By Laurent Lachal
2013 Trends to Watch: Private and Public Clouds report drills downs into not only private and public cloud trends, but also infrastructure-as-a-service (IaaS), platform-as-a-service (PaaS), and software-as-a-service (SaaS) trends. The 2013 Trends to Watch: Cloud Services report looks at cloud computing from the point of view of IT service providers. Finally, 2013 Trends to Watch: Cloud Computing report looks at the way cloud service providers and consumers adapt to cloud computing both on their own and as part of increasingly sophisticated cloud ecosystems.
The “2013 Trends to Watch: Cloud Computing” report explains that cloud computing promises to tackles two hitherto irreconcilable IT challenges: the need to reduce costs and the need to boost innovation. It takes a lot of effort from vendors and enterprises to actually make it work, and they will succeed in making it work in 2013, both on their own and as part of increasingly complex ecosystems.
Indeed, cloud computing in all its guises (public, private, and hybrid) is building momentum, evolving fast and becoming increasingly “enterprise-grade”. Yet, it is early days for vendors and enterprises.
Cloud computing has barely reached the adolescence phase and it will take at least another five years for cloud computing to mature into adulthood.
2013 will also see the emergence of cloud computing ecosystem. Public clouds are increasingly approached not only as technology delivery platforms but also as “ecosystem hubs” for cloud service providers and consumers.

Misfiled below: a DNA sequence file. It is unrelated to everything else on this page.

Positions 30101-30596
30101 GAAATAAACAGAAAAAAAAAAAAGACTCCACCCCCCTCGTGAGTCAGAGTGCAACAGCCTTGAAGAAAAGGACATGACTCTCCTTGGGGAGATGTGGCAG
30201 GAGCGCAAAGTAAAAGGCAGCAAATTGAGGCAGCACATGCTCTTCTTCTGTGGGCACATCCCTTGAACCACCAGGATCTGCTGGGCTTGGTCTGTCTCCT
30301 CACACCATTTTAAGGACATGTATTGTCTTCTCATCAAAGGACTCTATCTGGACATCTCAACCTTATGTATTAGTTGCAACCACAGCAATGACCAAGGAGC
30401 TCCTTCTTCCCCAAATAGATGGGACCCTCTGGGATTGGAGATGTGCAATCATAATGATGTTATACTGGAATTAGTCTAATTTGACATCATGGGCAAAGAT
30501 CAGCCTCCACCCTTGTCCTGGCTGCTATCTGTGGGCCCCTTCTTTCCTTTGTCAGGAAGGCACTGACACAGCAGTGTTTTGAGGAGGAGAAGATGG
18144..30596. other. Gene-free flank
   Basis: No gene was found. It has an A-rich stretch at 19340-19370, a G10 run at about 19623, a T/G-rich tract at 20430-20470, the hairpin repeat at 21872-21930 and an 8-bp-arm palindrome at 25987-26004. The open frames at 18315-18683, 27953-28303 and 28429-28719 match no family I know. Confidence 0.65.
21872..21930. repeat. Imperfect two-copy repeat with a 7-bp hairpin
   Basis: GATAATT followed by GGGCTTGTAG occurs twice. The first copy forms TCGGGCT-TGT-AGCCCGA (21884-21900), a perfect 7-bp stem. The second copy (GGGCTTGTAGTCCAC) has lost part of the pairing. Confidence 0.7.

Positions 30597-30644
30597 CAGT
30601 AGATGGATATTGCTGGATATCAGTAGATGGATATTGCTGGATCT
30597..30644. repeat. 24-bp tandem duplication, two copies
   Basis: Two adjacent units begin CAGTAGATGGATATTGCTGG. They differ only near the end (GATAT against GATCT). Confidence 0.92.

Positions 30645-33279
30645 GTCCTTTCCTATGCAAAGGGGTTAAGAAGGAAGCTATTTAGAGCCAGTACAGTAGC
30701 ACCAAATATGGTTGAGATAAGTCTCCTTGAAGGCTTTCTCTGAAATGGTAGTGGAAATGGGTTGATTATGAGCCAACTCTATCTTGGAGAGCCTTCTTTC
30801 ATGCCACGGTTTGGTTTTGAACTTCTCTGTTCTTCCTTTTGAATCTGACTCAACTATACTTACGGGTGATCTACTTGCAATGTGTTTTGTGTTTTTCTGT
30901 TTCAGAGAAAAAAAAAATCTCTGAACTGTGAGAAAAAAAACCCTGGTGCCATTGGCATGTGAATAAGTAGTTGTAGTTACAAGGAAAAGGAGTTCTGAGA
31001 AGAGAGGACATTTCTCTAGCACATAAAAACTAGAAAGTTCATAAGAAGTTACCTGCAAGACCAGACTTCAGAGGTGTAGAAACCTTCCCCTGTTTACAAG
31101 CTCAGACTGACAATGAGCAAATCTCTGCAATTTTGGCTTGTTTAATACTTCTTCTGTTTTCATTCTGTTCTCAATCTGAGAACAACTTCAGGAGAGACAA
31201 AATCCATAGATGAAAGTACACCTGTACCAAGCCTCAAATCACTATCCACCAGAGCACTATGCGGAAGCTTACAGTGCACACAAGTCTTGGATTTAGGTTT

They offer a new way to accelerate participation in the rapidly evolving social networking and mobile solution ecosystems of the Internet age. Some industry sectors are benefiting from the “data centre as a hub”, an increasingly cloud computing-centric ecosystem of partners that assembles in a key location or data centre such as around financial exchanges, web and online services, or media content.
Data will be the new cloud computing oil in 2013
Cloud computing services, and the (social, mobile) applications that cloud platforms underpin, generate a lot of data, which in turn requires cloud services and applications to make sense of it.
This trend connects with and fuels other industry trends such as the Internet of things (machine-to-machine communication and data processing, cloud computing-based smart cities, TVs or cars projects), open government data, consumerisation of IT (with a variety of cross-device content centric public clouds, such as the one provided by Apple), and, last but not least, Big Data.
The market’s attention, under the Big Data banner, is currently mostly focused on technology issues, but from 2013 onward from a cloud computing perspective there will be growing interest in the cultural shift required by vendors and enterprises to turn data into a resource to manage and monetize, starting with data abstraction (from underlying IT systems), sharing (within and outside the enterprise), and valuation (via a model from companies such as Accenture).
Some vendors played the cloud data card early , but the cloud data production, brokerage, and consumption ecosystem is still in the making and will continue to evolve over the next five years.
Laurent Lachal is Senior Analyst at Ovum. Jointly awarded IIAR Global Analyst Firm of the Year 2012, Ovum provides clients with independent and objective analysis that enables them to make better business and technology decisions. Its research draws upon over 400,000 interviews each year with business and technology, telecoms and sourcing decision-makers, giving Ovum and its clients unparalleled insight, not only into business requirements but also the technology that organizations must support. Ovum is an Informa business.